Wszalek, Hetrick and Ceman announced their partnership at a university-wide autism research panel last April where famed researcher and Illinois alumna Temple Grandin commentated.

“It’s really like a mutual admiration society,” Wszalek said, “which I think in life is more necessary than we realize.”

Their first project will combine genetics, neuroimaging and lived experience to holistically describe one autistic individual: Hetrick.

“In other words: Here’s what it feels like, here’s what’s happening inside my brain, and here’s how that is expressed at the molecular level,” she said.

Wszalek, Ceman and Hetrick present their work standing at a podium; the panelists, including commentator Temple Grandin, listen and look at the group's slides. The researchers present their proposal at a university-wide autism research panel in April, commentated by Temple Grandin. Credit: Jenna Kurtzweil, Beckman Institute Communications Office.

First, the team will sequence Hetrick’s entire genome with state-of-the-art equipment at campus' Roy J. Carver Biotechnology Center. Because genetic information is consistent throughout the body, they can do this with a simple blood draw.

Genetic information in hand, the researchers will move to the Carle Illinois Advanced Imaging Center, which houses the only 7 Tesla magnetic resonance imaging scanner in the state. They’ll use the scanner to map Hetrick’s brain, measure the thickness of grey and white matter, study brain tissue and tune into to how each region communicates with its neighbors — all clues as to which proteins are present and how they behave. The researchers will also note opportunities to improve the MRI experience for autistic participants; for example, making the actual scan time more comfortable and less stimulating.

Finally, the researchers can use Hetrick’s DNA and brain images to make inferences about her RNA (the baton-carrying intermediary), which is impossible to sample noninvasively.

All data, or course, will be received in the context of Hetrick’s lived experience.

Wszalek, Hetrick and Ceman in the Beckman Institute East Atrium. Credit: Lindy Carlisle, Beckman Institute Communications Office.Wszalek, Hetrick and Ceman in the Beckman Institute East Atrium. Credit: Lindy Carlisle, Beckman Institute Communications Office.

Eventually, the researchers hope to compare Hetrick’s data with that of participants in the Champaign-Urbana Population Study, or CUPS, a long-term brain imaging study collecting similar information from participants in local communities. The researchers said that Temple Grandin’s genome, which was famously sequenced in 2021, may also provide an important data set for comparison.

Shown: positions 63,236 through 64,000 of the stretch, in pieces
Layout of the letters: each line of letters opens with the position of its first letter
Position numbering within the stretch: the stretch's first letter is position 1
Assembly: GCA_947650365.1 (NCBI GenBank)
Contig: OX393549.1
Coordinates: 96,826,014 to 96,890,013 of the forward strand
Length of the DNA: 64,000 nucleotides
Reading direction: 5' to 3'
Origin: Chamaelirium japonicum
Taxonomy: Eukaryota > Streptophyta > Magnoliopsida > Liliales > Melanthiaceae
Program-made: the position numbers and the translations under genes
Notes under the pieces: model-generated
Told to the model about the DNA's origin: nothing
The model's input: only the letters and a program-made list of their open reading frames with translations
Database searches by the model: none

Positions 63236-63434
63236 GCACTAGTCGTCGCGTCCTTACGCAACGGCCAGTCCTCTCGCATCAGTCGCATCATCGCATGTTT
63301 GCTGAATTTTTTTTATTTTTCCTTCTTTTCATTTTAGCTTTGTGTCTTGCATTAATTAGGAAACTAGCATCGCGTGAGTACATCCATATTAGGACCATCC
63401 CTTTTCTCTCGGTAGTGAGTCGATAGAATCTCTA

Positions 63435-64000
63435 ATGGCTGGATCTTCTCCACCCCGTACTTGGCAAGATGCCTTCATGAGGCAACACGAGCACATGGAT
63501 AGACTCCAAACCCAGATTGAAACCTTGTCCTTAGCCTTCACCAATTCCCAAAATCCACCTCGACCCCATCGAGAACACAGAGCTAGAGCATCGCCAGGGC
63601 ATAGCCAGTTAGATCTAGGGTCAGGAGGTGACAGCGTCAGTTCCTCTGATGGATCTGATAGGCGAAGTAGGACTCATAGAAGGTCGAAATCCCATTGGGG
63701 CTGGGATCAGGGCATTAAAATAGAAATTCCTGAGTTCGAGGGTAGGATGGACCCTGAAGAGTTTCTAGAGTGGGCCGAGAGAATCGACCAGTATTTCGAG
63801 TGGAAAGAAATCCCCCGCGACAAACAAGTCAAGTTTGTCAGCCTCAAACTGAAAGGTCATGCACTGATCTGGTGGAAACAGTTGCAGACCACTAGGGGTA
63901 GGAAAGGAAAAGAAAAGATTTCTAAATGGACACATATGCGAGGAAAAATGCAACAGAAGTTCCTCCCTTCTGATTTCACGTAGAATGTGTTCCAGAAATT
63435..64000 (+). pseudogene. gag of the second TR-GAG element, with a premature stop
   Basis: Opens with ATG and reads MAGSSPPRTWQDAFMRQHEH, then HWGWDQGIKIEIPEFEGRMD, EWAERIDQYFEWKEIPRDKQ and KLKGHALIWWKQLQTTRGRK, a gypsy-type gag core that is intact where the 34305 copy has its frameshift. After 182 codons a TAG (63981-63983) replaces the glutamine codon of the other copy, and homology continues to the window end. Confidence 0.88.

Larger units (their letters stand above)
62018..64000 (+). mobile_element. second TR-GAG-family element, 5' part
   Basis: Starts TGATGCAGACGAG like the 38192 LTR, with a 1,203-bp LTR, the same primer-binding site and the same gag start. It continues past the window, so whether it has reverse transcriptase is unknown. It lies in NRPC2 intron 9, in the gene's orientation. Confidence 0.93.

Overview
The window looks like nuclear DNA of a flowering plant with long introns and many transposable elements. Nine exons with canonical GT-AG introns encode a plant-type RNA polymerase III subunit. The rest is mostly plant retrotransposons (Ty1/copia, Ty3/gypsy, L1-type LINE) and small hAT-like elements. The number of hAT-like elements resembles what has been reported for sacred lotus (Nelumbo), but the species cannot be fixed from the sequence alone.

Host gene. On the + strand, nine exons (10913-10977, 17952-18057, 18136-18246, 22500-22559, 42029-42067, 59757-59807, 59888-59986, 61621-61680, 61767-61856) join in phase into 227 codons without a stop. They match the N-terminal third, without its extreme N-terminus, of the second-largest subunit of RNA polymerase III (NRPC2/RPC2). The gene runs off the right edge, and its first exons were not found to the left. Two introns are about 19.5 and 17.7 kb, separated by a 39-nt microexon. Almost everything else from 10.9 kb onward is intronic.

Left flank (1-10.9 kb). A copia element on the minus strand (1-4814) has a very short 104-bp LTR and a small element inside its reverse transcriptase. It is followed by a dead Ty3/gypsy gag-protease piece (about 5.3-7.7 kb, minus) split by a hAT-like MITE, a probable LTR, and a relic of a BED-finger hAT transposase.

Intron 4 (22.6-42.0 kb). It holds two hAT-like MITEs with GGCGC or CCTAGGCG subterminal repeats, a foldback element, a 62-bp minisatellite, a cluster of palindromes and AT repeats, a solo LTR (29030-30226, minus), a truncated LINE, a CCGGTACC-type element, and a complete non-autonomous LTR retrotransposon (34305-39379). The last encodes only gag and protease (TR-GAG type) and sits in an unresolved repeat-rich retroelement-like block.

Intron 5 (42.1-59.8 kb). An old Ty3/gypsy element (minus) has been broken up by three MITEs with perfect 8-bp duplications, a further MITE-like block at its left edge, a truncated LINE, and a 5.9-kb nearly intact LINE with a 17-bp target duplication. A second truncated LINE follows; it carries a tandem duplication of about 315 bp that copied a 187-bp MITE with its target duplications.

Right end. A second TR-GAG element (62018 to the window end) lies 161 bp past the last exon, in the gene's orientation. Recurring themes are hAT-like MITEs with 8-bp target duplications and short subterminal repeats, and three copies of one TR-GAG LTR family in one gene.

For now, the researchers’ priorities are securing funding and homing in on research questions: what Hetrick calls “the folding and unfolding of all the messiness of getting to the actual research.”

Through the folds (interpersonal and brain-wise), the team adopts two key tenets: humility and vulnerability.

“In working together, we can be better than the sum of our parts,” Hetrick said. “I’ve seen collaboration, but I haven’t seen it to this degree …. I have so much respect for these two women.”

The team anticipates results in the next 5 years (“You can quote me on that!” Hetrick said), but they intend to adapt and account for additional perspectives along the way.

“If we can do this for the autistic population, we can do it for other people, too,” Hetrick said. “We’re benefitting a marginalized population first, which I think we should do, but if we can help the rest of humanity in the process, I think that’s fantastic and even more than my initial goal.”

Further reading on fear memory and autism provided by the researchers:

Haruvi-Lamdan, N., D. Horesh and O. Golan (2018). "PTSD and autism spectrum disorder: Co-morbidity, gaps in research, and potential shared mechanisms." Psychol Trauma 10(3): 290-299.

Rumball, F., L. Brook, F. Happé and A. Karl (2021). "Heightened risk of posttraumatic stress disorder in adults with autism spectrum disorder: The role of cumulative trauma and memory deficits." Res Dev Disabil 110: 103848.

Rumball, F., F. Happé and N. Grey (2020). "Experience of Trauma and PTSD Symptoms in Autistic Adults: Risk of PTSD Development Following DSM-5 and Non-DSM-5 Traumatic Life Events." Autism Research 13(12): 2122-2132

In this article

  • Laura Hetrick
    Laura Hetrick's directory photo.
  • Stephanie S. Ceman
    Stephanie S. Ceman's directory photo.
  • Tracey M. Wszalek
    Tracey M. Wszalek's directory photo.